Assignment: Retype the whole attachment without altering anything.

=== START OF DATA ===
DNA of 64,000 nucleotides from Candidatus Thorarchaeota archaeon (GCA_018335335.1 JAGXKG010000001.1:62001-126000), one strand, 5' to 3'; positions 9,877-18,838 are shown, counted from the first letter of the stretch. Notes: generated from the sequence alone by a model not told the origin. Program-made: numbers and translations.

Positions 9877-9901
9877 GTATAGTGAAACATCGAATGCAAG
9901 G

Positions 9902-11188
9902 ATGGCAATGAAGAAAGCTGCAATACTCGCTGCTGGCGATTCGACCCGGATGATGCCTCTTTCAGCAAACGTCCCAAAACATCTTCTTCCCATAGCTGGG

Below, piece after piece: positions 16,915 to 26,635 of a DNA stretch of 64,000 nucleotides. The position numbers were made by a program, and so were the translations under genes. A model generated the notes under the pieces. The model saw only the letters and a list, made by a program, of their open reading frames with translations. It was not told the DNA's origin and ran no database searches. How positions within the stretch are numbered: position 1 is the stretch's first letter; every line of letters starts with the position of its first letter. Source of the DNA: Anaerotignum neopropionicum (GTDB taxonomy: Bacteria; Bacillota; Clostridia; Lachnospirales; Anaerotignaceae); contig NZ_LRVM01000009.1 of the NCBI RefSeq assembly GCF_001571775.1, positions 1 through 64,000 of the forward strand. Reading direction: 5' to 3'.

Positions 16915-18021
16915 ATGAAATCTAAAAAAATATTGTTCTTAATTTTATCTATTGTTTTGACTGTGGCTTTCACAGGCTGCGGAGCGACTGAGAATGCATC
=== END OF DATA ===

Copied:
DNA of 64,000 nucleotides from Candidatus Thorarchaeota archaeon (GCA_018335335.1 JAGXKG010000001.1:62001-126000), one strand, 5' to 3'; positions 9,877-18,838 are shown, counted from the first letter of the stretch. Notes: generated from the sequence alone by a model not told the origin. Program-made: numbers and translations.

Positions 9877-9901
9877 GTATAGTGAAACATCGAATGCAAG
9901 G

Positions 9902-11188
9902 ATGGCAATGAAGAAAGCTGCAATACTCGCTGCTGGCGATTCGACCCGGATGATGCCTCTTTCAGCAAACGTCCCAAAACATCTTCTTCCCATAGCTGGG

Below, piece after piece: positions 16,915 to 26,635 of a DNA stretch of 64,000 nucleotides. The position numbers were made by a program, and so were the translations under genes. A model generated the notes under the pieces. The model saw only the letters and a list, made by a program, of their open reading frames with translations. It was not told the DNA's origin and ran no database searches. How positions within the stretch are numbered: position 1 is the stretch's first letter; every line of letters starts with the position of its first letter. Source of the DNA: Anaerotignum neopropionicum (GTDB taxonomy: Bacteria; Bacillota; Clostridia; Lachnospirales; Anaerotignaceae); contig NZ_LRVM01000009.1 of the NCBI RefSeq assembly GCF_001571775.1, positions 1 through 64,000 of the forward strand. Reading direction: 5' to 3'.

Positions 16915-18021
16915 ATGAAATCTAAAAAAATATTGTTCTTAATTTTATCTATTGTTTTGACTGTGGCTTTCACAGGCTGCGGAGCGACTGAGAATGCATC